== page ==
Catherine Young grew up liking bugs.
Today she's a University of Notre Dame biologist whose area of expertise is medical entomology, the study of insects that cause disease in humans.
By contributing to research on major human health threats, she "gets to feel like she's saving the world," says Young, a biologist with the University's Eck Family Institute for Global Health and Infectious Diseases, "but its really just an excuse to play with bugs," she adds with a smile.
Young researches and admires an insect that's not so popular with the rest of us: the mosquito.
"Under a microscope, they're beautiful," she says,"their colors are iridescent and jewel-like." She taught herself to paint in watercolors to illustrate a book on mosquitoes of the region.
As a graduate student studying mosquitoes, Young fed them herself literally. She'd put her arm in the cage and let them draw blood.
"I've had 300 bites on one patch of forearm," she says. "You get strangely attached to them - they are your own flesh and blood."
But in the world outside the laboratory, mosquitoes are vectors carriers of disease, spreading infection by carrying pathogens from one host to another. The disease Young studies is West Nile virus.
"West Nile virus circulates between mosquitoes and birds," Young says. "Sparrows, cardinals, any kind of bird you ll find at your bird feeder. Crows and blue jays are especially susceptible."
"If you see dead crows in the yard in late summer, its a pretty good sign West Nile is present and you need to protect yourself," she adds.
West Nile virus takes its name from the West Nile province of Uganda, where the virus was first isolated in 1937. The disease, typically spread by the small, brown Culex mosquito, causes no symptoms in four of five people infected, Young says. One in five of those who are infected will develop what has been termed West Nile fever, an illness with symptoms that include fever, headaches, body aches, swollen lymph nodes and eye pain.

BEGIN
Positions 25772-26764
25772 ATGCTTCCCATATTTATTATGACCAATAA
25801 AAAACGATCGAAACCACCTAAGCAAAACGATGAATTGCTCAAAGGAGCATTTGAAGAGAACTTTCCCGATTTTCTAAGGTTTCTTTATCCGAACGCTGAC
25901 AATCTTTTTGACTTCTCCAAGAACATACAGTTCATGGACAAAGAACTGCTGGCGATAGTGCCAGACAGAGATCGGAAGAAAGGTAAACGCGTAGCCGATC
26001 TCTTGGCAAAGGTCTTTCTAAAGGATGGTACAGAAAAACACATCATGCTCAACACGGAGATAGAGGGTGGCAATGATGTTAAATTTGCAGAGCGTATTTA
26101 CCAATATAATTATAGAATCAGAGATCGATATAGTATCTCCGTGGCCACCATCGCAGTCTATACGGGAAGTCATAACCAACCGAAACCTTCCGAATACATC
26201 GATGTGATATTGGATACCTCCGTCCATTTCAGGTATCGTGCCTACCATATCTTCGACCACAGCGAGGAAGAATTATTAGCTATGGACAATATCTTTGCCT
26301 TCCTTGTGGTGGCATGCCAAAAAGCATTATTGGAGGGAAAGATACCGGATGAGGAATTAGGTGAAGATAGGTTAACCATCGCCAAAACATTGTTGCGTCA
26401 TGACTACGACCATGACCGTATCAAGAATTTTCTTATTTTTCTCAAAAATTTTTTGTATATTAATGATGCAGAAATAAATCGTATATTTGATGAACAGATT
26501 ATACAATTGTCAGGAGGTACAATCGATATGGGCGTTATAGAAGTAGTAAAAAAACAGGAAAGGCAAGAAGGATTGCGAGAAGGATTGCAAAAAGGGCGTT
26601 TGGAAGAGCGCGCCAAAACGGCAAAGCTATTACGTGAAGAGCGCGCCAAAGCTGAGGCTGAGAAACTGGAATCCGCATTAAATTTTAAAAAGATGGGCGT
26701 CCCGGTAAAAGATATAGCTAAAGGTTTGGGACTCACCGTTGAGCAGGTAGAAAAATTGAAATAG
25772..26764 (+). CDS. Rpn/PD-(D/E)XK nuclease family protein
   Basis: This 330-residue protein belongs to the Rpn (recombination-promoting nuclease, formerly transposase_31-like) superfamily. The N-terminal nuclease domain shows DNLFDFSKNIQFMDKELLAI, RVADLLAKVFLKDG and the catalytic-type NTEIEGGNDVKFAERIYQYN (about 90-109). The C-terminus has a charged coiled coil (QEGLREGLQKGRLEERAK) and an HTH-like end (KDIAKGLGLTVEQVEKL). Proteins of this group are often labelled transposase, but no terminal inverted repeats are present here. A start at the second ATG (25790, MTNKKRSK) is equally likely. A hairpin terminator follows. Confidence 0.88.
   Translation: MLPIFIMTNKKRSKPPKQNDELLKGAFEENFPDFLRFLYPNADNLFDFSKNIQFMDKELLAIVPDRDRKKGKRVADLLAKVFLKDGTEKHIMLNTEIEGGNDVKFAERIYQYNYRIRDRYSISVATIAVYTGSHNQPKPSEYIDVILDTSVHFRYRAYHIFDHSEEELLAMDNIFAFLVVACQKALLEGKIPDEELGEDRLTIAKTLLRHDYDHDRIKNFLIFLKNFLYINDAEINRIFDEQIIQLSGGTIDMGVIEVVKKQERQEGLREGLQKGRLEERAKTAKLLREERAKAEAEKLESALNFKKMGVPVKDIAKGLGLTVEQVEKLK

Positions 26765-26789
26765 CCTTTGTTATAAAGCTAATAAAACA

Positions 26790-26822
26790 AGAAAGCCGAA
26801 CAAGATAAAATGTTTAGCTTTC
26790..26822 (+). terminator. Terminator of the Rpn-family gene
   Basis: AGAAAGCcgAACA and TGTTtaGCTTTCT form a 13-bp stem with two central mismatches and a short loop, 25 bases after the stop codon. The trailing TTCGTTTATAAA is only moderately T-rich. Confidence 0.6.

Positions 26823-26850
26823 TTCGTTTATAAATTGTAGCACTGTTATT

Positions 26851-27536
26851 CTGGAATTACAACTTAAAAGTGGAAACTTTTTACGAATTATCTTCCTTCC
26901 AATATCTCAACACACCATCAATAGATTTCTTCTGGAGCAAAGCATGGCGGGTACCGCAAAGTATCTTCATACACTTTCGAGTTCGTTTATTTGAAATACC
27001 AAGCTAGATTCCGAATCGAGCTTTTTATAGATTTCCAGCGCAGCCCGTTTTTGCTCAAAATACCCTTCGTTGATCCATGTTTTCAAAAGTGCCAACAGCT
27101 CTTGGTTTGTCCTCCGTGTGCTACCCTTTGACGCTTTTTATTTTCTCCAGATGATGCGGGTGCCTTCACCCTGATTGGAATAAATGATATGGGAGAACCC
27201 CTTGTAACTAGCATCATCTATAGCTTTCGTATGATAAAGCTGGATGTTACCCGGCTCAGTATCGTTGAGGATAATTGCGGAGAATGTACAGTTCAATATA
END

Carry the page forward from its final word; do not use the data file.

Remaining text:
But of the one in five who get sick, one in 30 of those will develop a serious and potentially fatal central nervous system disease such as meningitis, encephalitis, or a syndrome similar to polio.
"It can be very debilitating," Young adds. "Many are not fully recovered a year later."
West Nile Encephalitis has a mortality rate of one in 10, she notes.
The risks in St. Joseph County are low; there were three confirmed cases in 2006, none in 2007. Statewide, 2007 Centers for Disease Control statistics show 14 confirmed cases in humans, with one fatality. But the risk varies from year to year; in 2006, Indiana had 80 confirmed cases, with most cases clustered in Lake, Porter and Allen counties.
The West Nile-spreading Culex mosquito is only one of several species of mosquito common in the region, Young adds. The Aedes (the black-and-white nuisance biters that come out by the thousands) and Anopheles mosquitoes are not common vectors of West Nile virus, but spread heartworm in animals.
You can protect yourself from the virus by protecting yourself from mosquitoes. The mosquitoes that spread West Nile virus tend to bite at sunset and in the early morning, Young says. Wear long sleeves and long pants if possible, and use a good insect repellent.
You can also reduce the risk by preventing mosquitoes from breeding around your home and yard. Mosquito larvae can breed in a very small amount of water, even a teaspoon of water in a discarded bottle cap in the yard.
"Clean out your gutters, and keep an eye on the birdbath," Young says, adding the fact that breeding mosquitoes takes five days to two weeks.
"If you change the water once or twice a week, you should be fine."
Originally published by news.nd.edu on September 01, 2008.at